Page last updated at 11:56 GMT, Wednesday, 21 January 2009

Women 'have cute baby instinct'

Baby faces
The babies in the left column are deemed cuter than those on the right

Women are better at spotting a cute baby than men, according to a study.

Psychologists at St Andrews University discovered that women could determine a pretty baby instinctively by its chubby cheeks, big round eyes and button nose.

They used computer image manipulation to discover how subtle variations in attractiveness were picked up differently by the sexes.

The team suggests that cuteness sensitivity is affected by female reproductive hormones.

The researchers at St Andrews, along with colleagues at the universities of Bern, Bielefeld and York, chose 10 images from a pool of over 100 baby photos and combined them into a composite of a typically attractive baby face.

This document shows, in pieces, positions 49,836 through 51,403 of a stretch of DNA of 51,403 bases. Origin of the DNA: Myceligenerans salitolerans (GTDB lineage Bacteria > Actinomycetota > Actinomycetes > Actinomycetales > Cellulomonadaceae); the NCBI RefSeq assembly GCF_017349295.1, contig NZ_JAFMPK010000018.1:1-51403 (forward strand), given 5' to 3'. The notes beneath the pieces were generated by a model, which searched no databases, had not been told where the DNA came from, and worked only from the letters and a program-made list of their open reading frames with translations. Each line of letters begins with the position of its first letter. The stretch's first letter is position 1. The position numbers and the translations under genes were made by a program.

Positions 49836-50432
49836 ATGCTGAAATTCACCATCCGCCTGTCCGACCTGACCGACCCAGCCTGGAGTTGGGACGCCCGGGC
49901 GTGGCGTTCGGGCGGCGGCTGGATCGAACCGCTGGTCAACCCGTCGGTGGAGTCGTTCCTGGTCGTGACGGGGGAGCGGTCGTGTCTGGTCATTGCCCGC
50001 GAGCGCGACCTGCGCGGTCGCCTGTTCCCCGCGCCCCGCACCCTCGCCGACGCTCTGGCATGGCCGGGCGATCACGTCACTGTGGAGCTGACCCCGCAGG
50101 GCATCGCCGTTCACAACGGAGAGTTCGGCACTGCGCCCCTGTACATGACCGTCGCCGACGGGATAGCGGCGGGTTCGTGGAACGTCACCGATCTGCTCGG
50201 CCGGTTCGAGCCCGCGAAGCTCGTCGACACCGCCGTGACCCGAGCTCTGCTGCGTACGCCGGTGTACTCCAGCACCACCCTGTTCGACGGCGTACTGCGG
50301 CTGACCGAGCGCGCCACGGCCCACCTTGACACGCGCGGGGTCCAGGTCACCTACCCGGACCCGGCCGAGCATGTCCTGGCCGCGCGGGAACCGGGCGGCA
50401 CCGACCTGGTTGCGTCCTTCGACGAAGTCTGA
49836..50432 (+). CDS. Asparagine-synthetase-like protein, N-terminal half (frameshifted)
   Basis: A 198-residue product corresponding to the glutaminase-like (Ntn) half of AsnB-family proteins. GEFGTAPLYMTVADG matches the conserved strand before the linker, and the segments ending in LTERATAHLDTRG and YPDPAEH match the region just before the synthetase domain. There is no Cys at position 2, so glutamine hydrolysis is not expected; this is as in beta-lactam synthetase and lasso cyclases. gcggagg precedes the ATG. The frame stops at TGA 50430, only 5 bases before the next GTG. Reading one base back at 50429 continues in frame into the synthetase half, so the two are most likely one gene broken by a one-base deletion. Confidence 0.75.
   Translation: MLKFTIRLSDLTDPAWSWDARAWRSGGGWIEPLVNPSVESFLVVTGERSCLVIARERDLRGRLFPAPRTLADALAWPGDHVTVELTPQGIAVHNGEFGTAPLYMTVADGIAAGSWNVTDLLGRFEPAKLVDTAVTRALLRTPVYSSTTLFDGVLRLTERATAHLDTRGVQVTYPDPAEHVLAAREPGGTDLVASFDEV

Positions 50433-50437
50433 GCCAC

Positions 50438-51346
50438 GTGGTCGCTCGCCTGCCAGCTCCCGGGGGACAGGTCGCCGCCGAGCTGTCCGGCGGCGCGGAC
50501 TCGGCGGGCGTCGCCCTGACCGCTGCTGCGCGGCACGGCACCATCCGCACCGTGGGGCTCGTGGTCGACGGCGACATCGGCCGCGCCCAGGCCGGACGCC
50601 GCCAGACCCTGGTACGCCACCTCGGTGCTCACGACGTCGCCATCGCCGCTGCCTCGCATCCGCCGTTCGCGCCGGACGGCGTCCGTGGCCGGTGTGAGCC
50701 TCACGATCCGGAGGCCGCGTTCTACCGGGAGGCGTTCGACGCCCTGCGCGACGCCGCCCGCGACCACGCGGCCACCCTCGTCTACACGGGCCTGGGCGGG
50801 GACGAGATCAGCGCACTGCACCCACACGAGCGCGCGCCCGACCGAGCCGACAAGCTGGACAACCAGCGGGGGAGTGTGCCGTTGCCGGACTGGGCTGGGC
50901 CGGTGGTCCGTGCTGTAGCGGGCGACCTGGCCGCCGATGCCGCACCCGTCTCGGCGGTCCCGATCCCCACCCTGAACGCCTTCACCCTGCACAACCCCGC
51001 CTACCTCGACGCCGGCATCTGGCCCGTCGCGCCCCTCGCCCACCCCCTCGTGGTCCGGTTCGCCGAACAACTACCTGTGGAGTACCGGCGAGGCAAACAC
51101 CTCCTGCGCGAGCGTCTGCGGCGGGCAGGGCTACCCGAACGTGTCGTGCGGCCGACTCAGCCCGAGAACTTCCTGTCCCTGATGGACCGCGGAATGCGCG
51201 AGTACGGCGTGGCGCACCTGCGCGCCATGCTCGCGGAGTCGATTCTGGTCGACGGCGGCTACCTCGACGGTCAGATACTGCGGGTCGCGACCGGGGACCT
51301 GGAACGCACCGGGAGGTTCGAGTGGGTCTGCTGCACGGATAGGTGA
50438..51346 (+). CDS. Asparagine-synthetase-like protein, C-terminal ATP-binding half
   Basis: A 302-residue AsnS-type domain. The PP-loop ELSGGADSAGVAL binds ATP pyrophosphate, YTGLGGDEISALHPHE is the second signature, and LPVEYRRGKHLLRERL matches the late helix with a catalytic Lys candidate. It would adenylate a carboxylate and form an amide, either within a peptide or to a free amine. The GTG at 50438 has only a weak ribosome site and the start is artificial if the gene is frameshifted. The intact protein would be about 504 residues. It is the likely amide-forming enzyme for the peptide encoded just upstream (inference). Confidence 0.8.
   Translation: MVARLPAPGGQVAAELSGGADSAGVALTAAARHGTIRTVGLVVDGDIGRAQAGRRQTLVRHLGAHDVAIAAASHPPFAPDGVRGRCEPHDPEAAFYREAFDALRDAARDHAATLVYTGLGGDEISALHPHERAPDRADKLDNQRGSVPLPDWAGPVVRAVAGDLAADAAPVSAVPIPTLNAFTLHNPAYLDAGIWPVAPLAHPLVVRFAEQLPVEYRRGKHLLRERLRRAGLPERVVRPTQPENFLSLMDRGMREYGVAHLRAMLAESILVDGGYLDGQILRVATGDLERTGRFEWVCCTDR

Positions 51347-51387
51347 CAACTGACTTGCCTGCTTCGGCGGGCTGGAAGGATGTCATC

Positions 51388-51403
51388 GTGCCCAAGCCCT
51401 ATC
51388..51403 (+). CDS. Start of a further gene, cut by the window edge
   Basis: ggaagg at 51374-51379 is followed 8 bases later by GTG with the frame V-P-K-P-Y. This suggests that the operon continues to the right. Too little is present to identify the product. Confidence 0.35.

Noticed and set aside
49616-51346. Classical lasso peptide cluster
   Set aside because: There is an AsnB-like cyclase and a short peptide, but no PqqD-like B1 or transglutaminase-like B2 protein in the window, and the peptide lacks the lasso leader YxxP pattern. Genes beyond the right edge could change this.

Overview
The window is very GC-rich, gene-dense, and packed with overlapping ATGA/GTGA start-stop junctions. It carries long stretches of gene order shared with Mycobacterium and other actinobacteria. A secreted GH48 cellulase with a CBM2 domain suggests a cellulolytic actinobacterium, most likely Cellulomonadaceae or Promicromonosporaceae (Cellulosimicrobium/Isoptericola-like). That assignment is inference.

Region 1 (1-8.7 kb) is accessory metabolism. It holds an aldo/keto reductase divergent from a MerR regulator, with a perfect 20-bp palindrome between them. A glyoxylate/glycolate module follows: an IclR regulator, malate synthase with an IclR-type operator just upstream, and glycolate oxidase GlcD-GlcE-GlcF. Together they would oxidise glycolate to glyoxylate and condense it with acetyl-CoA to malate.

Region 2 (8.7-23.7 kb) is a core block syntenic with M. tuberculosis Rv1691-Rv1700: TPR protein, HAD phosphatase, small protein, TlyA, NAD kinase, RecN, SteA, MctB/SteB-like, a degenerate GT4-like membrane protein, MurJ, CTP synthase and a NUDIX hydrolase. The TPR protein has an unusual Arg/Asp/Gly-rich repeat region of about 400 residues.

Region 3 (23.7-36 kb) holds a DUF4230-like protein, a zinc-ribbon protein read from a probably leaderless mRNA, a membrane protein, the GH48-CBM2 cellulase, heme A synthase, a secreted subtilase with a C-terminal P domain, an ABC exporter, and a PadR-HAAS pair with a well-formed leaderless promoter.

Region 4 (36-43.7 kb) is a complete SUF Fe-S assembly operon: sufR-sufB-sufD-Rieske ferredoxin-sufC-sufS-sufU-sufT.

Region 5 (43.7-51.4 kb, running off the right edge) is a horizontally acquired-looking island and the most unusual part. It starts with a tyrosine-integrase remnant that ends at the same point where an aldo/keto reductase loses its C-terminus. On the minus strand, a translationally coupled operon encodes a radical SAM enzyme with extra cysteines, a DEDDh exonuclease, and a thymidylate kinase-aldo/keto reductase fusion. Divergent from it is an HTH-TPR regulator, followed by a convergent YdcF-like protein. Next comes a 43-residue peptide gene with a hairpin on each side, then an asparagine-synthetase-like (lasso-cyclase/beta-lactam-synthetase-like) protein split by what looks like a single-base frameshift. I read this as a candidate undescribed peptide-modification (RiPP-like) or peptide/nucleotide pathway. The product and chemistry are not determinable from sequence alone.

They also selected 10 images to create a less appealing baby face shape.

'Maternal resources'

They found that women aged 19-26 and 45-51 were more sensitive to differences in infant cuteness than men aged 19-26 and 53-60.

However, women aged 53-60 performed at the same level as the men when determining the attractiveness of the newborns.

Dr Reiner Sprengelmeyer explained: "Because average age at menopause is 51 years in the UK, these findings suggest the possible involvement of reproductive hormones in cuteness sensitivity.

"We therefore compared cuteness discrimination in pre and post menopausal women of the same age alongside women taking and not taking oral contraceptives (progesterone and oestrogen).

"Pre-menopausal women and young women taking oral contraceptives - which raise hormone levels artificially - were more sensitive to variations of cuteness than their respective comparison groups.

"Given that cuteness is considered an indicator of being young, helpless, and in need of care, we hypothesise that the ability to detect small variations in the degree of cuteness may have evolved to guide the allocation of necessary maternal resources to the infant."

Further research will explore whether cuteness sensitivity is a factor in post-natal depression.

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